Coalition Loads Biblical Weapons During Defense of Marriage Summit

Bishop Harry Jackson
Bishop Harry Jackson (Shawn Akers)
A Washington, D.C., bishop took the battle for traditional marriage to the heavenlies on Wednesday.

Led by Bishop Harry Jackson, the High Impact Leadership Coalition (HILC) blew the trumpet at the initial Defense of Marriage Summit at Church on the Living Edge in Longwood, Fla., near Orlando.

The group’s mission is to mount an effective, multi-denominational, multi-racial offensive to defend the institution of marriage between a man a woman, which has come under intense attack in recent months from the liberal left and the LGBT community. The coalition is comprised of religious, legal, political and citizen advocates of the Defense of Marriage Act.

In addition to Jackson, speakers at the event included former Lt. Gen. Jerry Boykin, an original member of the U.S. Army’s Delta Force who is now an ordained minister; John Stemberger, president and general counsel for the Florida Family Policy Council; pro-life activist and author Dr. Alveda King; and Bishop Mark Chironna, senior pastor at Church on the Living Edge.

The HILC plans to organize and execute six more regional Defense of Marriage Summits in the coming weeks and will support other marriage protection action coalition efforts in targeted states leading up to the general election in November.

The Defense of Marriage Act, or DOMA, enacted in September 1996, is a United States federal law that defines marriage as the legal union of one man and one woman. Same-sex marriage is legal in six states in the U.S., and President Barack Obama announced his support for same-sex marriage in early May.

“The way our government is supposed to work is that once a law is put into effect, then our administration is not supposed to say, ‘I’m not going to enforce DOMA,’” said Jackson, senior pastor of Hope Christian Church in Washington, D.C. “And so, we want to send people to Washington in November who are willing to say that we won’t let the president or anyone else say that they are not going to follow through with a law like DOMA.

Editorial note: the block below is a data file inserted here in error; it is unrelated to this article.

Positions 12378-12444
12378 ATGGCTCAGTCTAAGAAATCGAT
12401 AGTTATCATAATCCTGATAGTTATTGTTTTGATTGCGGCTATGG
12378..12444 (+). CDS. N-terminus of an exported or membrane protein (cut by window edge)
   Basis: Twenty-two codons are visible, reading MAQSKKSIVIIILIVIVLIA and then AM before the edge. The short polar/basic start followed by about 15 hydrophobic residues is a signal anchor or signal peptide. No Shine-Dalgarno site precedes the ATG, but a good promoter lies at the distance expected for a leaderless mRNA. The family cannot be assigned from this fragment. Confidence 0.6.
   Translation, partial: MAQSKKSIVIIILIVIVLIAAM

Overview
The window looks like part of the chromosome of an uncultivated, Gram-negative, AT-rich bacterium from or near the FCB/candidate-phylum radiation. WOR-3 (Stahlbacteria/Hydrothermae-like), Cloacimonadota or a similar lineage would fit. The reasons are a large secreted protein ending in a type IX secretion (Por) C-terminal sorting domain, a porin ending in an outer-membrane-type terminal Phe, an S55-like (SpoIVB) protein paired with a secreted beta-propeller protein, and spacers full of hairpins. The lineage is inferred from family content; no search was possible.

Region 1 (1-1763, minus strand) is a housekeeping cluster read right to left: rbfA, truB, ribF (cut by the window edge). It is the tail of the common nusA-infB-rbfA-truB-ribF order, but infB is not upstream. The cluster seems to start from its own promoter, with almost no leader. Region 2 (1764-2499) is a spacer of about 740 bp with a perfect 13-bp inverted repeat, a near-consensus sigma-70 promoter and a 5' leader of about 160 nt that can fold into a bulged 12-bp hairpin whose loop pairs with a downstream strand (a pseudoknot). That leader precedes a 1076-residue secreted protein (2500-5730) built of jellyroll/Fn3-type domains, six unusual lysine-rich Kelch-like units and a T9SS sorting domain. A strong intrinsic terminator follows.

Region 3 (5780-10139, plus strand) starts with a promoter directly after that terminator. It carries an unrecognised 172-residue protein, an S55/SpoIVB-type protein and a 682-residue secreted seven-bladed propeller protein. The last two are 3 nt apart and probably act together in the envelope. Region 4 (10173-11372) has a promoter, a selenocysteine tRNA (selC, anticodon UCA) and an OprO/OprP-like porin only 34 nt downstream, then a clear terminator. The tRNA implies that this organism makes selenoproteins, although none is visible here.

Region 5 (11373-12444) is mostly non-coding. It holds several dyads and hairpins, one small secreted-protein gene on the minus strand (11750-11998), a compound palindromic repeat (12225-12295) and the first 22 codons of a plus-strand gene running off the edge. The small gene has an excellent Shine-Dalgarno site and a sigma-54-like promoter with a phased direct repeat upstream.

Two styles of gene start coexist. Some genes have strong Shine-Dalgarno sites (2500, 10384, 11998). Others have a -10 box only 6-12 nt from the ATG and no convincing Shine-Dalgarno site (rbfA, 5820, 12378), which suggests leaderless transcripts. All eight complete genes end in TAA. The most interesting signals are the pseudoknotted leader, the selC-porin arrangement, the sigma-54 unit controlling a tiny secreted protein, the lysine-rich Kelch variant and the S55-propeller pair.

“That’s what this coalition and this movement is all about. I’m a preacher, and I believe it’s the moral issues that unify blacks, whites, Asians and Hispanics. It brings us together under what I’d like to frame as a new moral and biblical rainbow coalition. We need to steal the rainbow back and say we’re going to stand together for this crucial moral issue.”

Other goals of the HILC include:

  • Working with congress to compel Obama and the Department of Justice to enforce violations of DOMA.
  • Working with both Democrats and Republicans to incorporate DOMA language into their respective party platforms during the 2012 conventions.
  • Working to change the public narrative and language surrounding gay marriage.

The coalition will visit swing states in hopes of gathering support for political candidates who stand for traditional marriage and family values.

Stemberger, who was instrumental in getting Florida Amendment 2—which defines marriage as a union only between one man and one woman—in 2008, said that the biggest impact of traditional marriage and family values falls on children.

“Kids need a mom and a dad,” Stemberger said. “Men and women bring very different things to the table. What we’re shooting for is the standard, and God has designed men and women to be a part of marriage.

“Same-sex marriage really subjects children to a vast, untested social experiment. Whenever you tamper with the exit rules or the entrance rules to the institution as fundamental as marriage, you’re always going to have profound sociological consequences.”

Boykin, who spent more than 36 years in the U.S. Army, said the 2011 repeal of the “Don’t Ask, Don’t Tell” law that banned openly gay men, lesbians and bisexuals from military service, already is producing change.

“There are already two reported cases of same-sex marriage in the military, and that will have an impact not only on the men and women serving, but it will have an impact on their families, too,” Boykin said.

“It is also impacting the chaplains in the military who are facing discrimination because they say they cannot counsel a soldier, sailor or marine that comes in and talks to them about their homosexuality. It is going to hurt our military and our readiness at a time when our enemies are growing stronger.”

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